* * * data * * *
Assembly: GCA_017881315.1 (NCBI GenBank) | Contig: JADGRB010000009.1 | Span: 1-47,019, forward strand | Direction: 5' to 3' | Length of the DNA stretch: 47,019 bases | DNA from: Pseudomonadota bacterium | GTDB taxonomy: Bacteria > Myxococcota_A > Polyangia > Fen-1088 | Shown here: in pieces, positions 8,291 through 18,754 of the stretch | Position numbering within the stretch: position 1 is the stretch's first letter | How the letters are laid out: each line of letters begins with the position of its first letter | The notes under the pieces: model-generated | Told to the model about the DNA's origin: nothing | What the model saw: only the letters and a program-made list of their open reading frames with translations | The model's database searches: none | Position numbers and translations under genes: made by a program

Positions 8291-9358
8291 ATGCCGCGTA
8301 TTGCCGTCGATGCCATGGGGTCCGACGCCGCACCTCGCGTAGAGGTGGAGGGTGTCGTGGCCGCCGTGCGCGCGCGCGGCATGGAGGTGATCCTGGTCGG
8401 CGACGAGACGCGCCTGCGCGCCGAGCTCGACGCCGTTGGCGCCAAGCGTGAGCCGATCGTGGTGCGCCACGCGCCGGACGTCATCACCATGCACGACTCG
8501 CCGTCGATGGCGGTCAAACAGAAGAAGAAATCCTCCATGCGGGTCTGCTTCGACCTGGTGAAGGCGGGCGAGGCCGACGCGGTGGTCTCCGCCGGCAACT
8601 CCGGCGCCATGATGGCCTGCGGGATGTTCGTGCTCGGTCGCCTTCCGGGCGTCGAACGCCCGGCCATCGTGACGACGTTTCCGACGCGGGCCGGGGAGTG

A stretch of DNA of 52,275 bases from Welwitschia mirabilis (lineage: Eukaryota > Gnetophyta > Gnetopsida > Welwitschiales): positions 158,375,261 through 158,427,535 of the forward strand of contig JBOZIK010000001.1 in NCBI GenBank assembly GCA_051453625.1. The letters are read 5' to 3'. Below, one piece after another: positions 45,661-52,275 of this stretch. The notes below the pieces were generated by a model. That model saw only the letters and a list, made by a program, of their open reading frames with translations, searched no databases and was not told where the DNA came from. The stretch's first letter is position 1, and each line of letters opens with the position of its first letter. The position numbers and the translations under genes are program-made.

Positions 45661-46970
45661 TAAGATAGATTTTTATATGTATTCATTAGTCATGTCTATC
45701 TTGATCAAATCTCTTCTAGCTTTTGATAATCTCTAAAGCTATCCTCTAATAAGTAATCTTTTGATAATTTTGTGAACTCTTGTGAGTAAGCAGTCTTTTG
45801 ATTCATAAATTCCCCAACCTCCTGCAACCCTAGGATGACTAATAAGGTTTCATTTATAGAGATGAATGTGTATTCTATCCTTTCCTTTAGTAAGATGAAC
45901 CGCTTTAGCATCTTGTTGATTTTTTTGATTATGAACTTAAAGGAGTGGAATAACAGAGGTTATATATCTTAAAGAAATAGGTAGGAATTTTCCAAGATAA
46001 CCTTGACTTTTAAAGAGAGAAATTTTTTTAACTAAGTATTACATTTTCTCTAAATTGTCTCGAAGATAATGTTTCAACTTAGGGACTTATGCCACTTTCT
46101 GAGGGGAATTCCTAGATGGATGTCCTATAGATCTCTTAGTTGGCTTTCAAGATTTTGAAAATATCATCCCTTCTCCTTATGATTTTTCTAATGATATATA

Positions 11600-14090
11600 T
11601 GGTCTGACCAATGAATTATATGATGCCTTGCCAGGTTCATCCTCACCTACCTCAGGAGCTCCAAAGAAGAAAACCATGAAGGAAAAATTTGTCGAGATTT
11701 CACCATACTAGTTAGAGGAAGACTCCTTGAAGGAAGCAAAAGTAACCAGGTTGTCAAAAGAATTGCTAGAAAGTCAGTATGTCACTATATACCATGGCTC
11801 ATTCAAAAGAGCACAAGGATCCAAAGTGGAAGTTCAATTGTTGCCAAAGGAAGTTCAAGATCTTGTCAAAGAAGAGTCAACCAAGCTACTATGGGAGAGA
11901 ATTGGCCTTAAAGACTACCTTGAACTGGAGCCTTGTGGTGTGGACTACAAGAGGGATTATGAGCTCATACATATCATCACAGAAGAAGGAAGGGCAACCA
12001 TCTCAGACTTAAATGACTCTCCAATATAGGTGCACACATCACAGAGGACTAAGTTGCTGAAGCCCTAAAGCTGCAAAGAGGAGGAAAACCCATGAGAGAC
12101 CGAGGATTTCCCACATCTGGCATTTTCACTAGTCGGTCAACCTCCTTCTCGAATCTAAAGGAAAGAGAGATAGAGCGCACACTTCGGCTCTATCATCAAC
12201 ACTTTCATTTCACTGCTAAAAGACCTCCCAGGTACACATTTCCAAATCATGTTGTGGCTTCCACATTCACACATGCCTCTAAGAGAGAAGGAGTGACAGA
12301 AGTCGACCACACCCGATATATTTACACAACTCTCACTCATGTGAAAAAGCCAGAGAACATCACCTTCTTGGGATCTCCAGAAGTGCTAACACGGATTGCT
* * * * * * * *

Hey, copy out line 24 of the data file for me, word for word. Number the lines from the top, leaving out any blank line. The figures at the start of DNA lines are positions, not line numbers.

12201 ACTTTCATTTCACTGCTAAAAGACCTCCCAGGTACACATTTCCAAATCATGTTGTGGCTTCCACATTCACACATGCCTCTAAGAGAGAAGGAGTGACAGA